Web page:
I assume by turned on you mean it needs to have water flow through it, or do you mean if it is turned off to turn it on. When hooked to the grid I always have in on electric, but when boondocking I put it on as needed, so would have to watch this.
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Old 12-10-2018, 08:51 PM   #17
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Name: gail
Trailer: Bigfoot
British Columbia
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Picked up a new 21 foot Bigfoot this fall after serious consideration of the increased cost and weight over the competition. Toured the factory and had an opportunity to see some Bigfoot trailers and campers during production and observe the difference in insulation and details behind the walls. No comparison. Only spent one sub freezing night so far in the trailer (snowed on the way home) but were impressed with the warmth and quiet (ducted furnace). Did not special order the trailer so it has more features than we will likely use boondocking or at non-serviced sites in the national, state and provincial parks that we frequent. Outside speakers, tv antenna/mounting bracket and the outside shower wouldn't have been on the list. Large fridge and tanks, double pane solar reflective windows, solar panel and of course the insulation are the features that provide the function while boondocking and comfort in the shoulder seasons. The 21 foot came with twin 30# propane bottles, room for four 24 series batteries and "E" rated trailer tires.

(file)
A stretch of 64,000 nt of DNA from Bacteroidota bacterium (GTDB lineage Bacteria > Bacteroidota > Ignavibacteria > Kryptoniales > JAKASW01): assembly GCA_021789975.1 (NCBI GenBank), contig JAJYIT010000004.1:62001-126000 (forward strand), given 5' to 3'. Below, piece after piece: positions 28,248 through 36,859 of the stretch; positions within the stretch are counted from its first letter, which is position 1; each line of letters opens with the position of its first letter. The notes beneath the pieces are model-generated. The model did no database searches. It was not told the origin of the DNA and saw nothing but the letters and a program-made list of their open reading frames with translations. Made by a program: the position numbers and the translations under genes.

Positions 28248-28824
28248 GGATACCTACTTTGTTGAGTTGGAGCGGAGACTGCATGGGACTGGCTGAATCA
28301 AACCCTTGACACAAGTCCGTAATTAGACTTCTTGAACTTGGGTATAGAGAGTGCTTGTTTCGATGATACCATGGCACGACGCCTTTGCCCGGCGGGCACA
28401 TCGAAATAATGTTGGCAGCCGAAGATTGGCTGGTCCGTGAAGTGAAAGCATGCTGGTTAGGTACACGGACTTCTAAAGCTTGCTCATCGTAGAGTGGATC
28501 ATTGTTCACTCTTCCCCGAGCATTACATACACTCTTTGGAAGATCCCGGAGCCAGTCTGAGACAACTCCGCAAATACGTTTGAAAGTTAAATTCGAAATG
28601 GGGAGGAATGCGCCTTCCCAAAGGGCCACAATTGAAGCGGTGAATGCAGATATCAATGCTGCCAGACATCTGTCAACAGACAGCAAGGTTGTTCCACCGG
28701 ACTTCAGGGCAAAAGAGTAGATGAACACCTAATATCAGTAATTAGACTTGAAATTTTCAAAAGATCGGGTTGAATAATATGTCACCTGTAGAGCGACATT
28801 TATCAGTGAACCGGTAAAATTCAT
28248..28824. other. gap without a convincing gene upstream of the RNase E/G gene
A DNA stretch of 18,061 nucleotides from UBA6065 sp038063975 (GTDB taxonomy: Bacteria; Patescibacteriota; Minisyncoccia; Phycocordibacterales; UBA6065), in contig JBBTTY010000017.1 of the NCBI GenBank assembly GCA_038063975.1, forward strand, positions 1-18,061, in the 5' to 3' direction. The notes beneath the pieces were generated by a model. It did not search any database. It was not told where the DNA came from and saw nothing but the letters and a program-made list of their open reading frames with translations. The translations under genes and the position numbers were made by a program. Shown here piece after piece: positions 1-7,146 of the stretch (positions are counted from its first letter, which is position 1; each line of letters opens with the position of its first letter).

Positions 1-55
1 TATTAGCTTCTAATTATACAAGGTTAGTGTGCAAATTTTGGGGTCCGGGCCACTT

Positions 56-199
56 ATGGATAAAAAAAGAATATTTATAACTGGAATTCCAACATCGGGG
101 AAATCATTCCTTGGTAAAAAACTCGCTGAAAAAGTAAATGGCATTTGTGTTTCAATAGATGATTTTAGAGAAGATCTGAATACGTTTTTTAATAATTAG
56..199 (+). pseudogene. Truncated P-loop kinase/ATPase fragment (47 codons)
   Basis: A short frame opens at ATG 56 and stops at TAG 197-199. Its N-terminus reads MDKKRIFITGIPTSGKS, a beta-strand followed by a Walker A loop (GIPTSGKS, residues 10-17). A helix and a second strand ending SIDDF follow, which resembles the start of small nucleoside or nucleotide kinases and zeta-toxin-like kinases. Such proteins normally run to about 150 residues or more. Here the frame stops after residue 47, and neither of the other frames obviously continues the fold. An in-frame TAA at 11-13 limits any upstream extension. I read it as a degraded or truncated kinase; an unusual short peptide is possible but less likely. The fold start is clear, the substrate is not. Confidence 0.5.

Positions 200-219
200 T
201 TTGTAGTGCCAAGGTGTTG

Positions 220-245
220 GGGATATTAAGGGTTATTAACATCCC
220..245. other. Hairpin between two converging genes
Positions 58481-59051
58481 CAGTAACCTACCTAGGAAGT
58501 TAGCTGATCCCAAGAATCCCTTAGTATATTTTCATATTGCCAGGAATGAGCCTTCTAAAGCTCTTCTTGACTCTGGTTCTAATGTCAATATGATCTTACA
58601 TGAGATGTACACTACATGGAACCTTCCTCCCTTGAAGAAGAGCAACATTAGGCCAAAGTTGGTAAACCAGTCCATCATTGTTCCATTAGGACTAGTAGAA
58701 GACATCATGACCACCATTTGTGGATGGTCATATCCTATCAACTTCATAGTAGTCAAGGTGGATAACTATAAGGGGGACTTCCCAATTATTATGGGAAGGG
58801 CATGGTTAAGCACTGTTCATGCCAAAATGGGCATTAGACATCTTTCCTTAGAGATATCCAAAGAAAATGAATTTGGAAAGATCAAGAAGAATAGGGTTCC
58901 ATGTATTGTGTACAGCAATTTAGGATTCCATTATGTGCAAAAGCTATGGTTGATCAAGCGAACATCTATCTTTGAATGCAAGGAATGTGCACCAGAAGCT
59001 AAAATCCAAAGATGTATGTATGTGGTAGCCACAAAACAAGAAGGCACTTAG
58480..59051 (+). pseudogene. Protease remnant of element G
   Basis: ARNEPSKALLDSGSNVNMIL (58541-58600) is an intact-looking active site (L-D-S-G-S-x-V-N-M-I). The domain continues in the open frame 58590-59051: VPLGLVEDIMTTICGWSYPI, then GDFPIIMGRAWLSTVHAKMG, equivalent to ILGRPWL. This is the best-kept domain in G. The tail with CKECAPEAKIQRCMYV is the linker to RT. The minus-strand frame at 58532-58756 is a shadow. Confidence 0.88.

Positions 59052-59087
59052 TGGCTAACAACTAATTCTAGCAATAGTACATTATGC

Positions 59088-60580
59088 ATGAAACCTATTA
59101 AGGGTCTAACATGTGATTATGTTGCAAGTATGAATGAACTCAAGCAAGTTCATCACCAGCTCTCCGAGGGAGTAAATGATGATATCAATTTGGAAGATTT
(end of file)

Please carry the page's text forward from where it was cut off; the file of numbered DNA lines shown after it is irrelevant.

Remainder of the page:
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Old 12-11-2018, 08:46 AM   #18
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Name: Steve
Trailer: Casita 17 ft DLX SD
NW Wisconsin
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Originally Posted by Jim Bennett View Post
If I was to ever give up my Escape 5.0TA it would be for a Bigfoot 25'
That says it all for me , Gives us something to contemplate over the long winter

Thanks Steve D.
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Old 12-11-2018, 08:49 AM   #19
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Quote:
Originally Posted by steve dunham View Post
That says it all for me , Gives us something to contemplate over the long winter

Thanks Steve D.
Winter won't be too long, as we are headed south for a couple months after Christmas.
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Old 12-11-2018, 08:51 AM   #20